Robert Russa Moton Museum
Robert Russa Moton High School
|Location||Jct. of S. Main St. and Griffin Blvd., Farmville, Virginia|
|Area||5 acres (20,000 m2)|
|Architectural style||Classical Revival|
|NRHP Reference #||95001177|
|Added to NRHP||October 24, 1995|
|Designated NHL||August 5, 1998|
|Designated VLR||March 19, 1997|
Robert Russa Moton Museum (popularly known as the "Moton Museum" or "Moton") is a National Historic Landmark located in the town of Farmville in Prince Edward County, Virginia. The historic site is considered "the student birthplace of America's Civil Rights Movement."
The museum is housed in the former R. R. Moton High School, most notable for the 1951 Moton Student Strike against unequal educational facilities and resources. The direct action campaign resulted in Davis v. County School Board of Prince Edward County, the largest and only student initiated case consolidated into Brown v. Board of Education, the landmark 1954 United States Supreme Court decision declaring "separate but equal" public schools unconstitutional.
Both the school and the museum were named for Robert Russa Moton (1867–1940), a noted African-American educator from the Farmville, Virginia area who was a protégé of Dr. Booker T. Washington. In the early 20th century, Robert Russa Moton headed the schools which became Hampton University and Tuskegee University, important organizations in producing black teachers and other professionals.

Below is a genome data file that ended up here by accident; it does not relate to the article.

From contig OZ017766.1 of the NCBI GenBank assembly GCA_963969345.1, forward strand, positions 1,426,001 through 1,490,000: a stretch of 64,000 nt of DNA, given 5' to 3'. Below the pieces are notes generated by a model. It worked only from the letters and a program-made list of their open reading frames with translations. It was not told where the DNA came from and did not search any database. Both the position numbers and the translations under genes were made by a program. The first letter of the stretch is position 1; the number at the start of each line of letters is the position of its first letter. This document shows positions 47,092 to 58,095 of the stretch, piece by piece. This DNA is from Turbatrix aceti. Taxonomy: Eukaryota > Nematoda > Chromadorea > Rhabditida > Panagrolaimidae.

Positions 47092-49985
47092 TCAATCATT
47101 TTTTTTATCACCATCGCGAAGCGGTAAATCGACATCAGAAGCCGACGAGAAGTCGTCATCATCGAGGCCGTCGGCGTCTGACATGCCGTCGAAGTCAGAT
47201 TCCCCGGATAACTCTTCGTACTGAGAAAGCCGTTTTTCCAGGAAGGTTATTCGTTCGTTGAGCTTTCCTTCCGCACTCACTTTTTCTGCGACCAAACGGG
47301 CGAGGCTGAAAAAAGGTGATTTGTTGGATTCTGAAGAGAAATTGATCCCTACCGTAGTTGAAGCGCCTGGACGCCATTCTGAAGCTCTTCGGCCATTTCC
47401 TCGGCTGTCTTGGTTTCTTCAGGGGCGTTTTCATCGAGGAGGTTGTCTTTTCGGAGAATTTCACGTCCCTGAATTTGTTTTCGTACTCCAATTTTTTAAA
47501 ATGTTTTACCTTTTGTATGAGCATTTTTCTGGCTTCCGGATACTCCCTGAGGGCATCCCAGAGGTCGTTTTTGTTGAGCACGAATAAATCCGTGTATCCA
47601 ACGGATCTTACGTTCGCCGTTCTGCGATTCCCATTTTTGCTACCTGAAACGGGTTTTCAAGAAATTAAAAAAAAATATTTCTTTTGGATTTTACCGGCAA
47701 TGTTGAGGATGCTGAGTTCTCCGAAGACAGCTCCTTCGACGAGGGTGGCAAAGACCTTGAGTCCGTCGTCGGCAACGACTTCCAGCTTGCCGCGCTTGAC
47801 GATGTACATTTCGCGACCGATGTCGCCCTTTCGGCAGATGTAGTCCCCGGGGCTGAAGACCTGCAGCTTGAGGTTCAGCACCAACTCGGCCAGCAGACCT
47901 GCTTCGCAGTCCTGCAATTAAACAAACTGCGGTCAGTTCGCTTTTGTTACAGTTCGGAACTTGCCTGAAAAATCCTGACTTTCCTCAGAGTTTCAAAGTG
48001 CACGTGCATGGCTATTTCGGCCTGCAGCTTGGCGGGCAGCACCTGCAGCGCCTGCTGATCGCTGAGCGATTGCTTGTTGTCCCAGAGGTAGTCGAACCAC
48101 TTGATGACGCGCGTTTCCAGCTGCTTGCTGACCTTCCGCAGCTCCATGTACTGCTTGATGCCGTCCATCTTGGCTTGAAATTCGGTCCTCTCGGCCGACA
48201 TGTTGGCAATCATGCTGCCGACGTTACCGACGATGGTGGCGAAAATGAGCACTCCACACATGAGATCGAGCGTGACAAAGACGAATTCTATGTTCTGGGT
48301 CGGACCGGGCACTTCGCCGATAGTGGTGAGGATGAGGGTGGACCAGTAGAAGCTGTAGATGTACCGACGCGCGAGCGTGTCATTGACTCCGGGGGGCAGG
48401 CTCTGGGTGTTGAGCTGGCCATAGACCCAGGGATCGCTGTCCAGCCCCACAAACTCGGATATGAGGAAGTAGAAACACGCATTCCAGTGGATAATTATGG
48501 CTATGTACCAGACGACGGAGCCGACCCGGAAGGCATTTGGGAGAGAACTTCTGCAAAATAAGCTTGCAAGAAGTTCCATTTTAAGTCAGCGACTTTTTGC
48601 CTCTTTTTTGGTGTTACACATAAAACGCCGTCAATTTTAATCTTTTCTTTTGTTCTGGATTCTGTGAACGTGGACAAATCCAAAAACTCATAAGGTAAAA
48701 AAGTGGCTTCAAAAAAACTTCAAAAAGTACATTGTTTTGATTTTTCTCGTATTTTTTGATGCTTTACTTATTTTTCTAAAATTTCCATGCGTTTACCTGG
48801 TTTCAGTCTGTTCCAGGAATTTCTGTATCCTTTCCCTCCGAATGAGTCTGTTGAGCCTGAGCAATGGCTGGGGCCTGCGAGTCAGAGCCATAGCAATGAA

Prince Edward County is the source of Davis v. County School Board of Prince Edward County, a case incorporated into the Brown v. Board of Education that called for the desegregation of U.S. public schools. Among the fives cases decided under Brown, the R.R. Moton High School case was the only lawsuit initiated by students themselves and the largest (three-fourths of Brown plaintiffs were Moton students and parents).
The all-black R.R. Moton High School, named after Robert Russa Moton, a national education leader raised in Prince Edward County, Virginia, did not have a gymnasium, cafeteria, or teachers' restrooms. Due to overcrowding, three plywood buildings had been erected and some classes were held inside a parked school bus. The school's urgent requests for additional funds were repeatedly dismissed by the all-white School Board and Board of Supervisors. In 1951, students, led by 16-year-old Barbara Rose Johns, staged a walkout in protest of the conditions. The NAACP took up their case after students agreed to seek an integrated school rather than improved conditions at their black school. Howard University-trained attorneys Spottswood Robinson and Oliver Hill filed suit on May 23, 1951.
In Davis v. County School Board of Prince Edward County, a state court rejected the suit, agreeing with defense attorney T. Justin Moore that Virginia was vigorously equalizing black and white schools. The verdict was appealed to the U.S. Supreme Court. Subsequently, it was one of five cases incorporated into Brown v. Board of Education.